BP rations fuel deliveries to petrol stations

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BP is being forced to ration fuel deliveries to its petrol stations due to a lack of lorry drivers.

The oil giant is struggling to transport fuel from refineries to its 1,200 UK forecourts.

Up to 100 sites are believed to be suffering from fuel shortages with a handful temporarily closed.

Deliveries are being reduced across much of its network to cope with the low driver capacity.

Exxon Mobil said a “small number” of forecourts it operates for Tesco were also affected by driver shortages.

BP has warned the Government that fuel stocks were “declining rapidly” and the next few weeks would be “really, really difficult”, ITV News first reported.

Motorway forecourts will be prioritised for deliveries, BP said.

Its deliveries are outsourced to Hoyer, an independent haulier. The HGV sector has been struggling to recruit enough drivers in recent months due to the pandemic and Brexit.

BP said: “We are experiencing fuel supply issues at some of our retail sites in the UK and unfortunately have therefore seen a handful of sites temporarily close due to a lack of both unleaded and diesel.

“These have been caused by delays in the supply chain, which has been impacted by industry-wide driver shortages across the UK and we are working hard to address this issue.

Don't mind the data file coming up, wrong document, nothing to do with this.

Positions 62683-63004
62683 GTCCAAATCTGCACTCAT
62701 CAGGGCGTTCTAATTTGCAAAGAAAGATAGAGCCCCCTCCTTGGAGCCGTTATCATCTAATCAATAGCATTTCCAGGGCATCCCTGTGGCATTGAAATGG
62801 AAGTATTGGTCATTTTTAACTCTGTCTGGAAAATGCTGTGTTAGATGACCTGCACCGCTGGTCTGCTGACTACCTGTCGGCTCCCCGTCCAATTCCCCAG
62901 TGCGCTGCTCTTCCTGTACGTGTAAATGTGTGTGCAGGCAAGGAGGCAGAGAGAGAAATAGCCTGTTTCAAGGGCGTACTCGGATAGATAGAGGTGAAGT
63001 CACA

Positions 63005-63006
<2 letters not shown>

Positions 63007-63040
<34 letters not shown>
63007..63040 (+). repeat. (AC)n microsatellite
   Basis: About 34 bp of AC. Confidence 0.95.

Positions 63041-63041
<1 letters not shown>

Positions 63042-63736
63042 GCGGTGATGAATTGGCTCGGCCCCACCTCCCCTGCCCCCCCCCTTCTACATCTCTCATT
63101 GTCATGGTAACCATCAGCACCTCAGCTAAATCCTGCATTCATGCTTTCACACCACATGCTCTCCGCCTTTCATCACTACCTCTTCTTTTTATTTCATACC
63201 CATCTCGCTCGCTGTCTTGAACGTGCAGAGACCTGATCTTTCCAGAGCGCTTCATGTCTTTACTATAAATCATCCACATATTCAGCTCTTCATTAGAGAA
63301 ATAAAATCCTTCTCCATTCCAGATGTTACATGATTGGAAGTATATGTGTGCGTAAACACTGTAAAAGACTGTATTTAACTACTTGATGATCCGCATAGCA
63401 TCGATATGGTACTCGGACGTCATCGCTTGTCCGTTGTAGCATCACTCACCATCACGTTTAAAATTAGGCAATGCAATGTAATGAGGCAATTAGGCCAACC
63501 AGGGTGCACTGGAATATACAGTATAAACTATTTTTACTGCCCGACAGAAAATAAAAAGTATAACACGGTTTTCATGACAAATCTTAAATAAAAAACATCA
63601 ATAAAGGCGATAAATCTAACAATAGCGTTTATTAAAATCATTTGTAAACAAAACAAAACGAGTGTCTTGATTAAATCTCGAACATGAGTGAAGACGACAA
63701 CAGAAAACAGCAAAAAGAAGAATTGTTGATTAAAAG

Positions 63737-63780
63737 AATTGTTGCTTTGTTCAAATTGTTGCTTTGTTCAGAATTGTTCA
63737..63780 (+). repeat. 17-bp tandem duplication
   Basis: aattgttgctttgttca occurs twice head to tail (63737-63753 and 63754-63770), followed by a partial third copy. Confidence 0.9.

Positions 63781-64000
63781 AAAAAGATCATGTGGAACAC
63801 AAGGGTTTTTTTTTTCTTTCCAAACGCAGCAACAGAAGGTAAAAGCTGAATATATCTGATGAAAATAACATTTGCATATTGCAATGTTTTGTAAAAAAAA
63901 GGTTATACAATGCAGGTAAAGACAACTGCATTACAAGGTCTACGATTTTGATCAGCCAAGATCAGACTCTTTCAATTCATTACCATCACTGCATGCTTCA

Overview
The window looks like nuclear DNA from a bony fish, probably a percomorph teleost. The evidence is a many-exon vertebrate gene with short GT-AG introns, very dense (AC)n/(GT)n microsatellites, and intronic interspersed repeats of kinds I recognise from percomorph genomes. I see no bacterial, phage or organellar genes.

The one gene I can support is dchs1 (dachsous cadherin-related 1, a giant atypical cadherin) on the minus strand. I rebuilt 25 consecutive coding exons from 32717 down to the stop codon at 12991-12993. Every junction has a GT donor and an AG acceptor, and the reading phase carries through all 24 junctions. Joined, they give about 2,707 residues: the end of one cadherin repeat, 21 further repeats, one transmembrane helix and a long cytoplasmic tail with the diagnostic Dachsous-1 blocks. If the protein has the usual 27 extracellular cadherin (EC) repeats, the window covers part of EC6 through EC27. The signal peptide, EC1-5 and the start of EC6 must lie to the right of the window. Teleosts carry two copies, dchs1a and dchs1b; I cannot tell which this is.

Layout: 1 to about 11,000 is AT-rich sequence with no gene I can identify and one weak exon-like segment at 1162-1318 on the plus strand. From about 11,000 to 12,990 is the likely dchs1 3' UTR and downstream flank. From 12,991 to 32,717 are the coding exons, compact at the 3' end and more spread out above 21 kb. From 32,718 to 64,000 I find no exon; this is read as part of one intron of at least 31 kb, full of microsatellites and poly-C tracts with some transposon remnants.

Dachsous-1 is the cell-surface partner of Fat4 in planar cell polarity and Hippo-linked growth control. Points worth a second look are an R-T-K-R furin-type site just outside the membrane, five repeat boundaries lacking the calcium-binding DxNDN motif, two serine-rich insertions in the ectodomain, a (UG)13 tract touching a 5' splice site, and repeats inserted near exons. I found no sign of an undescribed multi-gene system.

“We continue to work with our haulier supplier to minimise disruption and to ensure efficient and effective deliveries to serve our customers. We apologise for any inconvenience caused.”

Hanna Hofer, BP’s head of UK retail, raised the problem at a meeting organised by the Cabinet Office last Thursday.

The company is understood to have asked ministers to temporarily ease restrictions on recruiting drivers from abroad.

Paul Scully, the small business minister, told ITV News: “We are concerned about BP and other sectors where we are hearing those stresses coming to bear.

“This is why we are having regular conversations to see what government can do to increase testing, to increase the supply of drivers and bring drivers back. We also want to see what the industry/ sector can do for themselves.”

The Prime Minister’s spokesman said there were no fuel shortages and drivers should continue buying as normal.

“We have a very resilient and robust supply chain. We obviously recognise the challenges faced by industry and have taken steps to support them. We acknowledge there are issues facing many industries across the UK,” he said.

The shortage of truck drivers has already affected supermarkets, leaving some gaps on shelves and forcing retailers to increase wages and offer signing-on bonuses.

The issue is also affecting refuse collection, with some councils cancelling bin collections as drivers have taken more lucrative jobs elsewhere.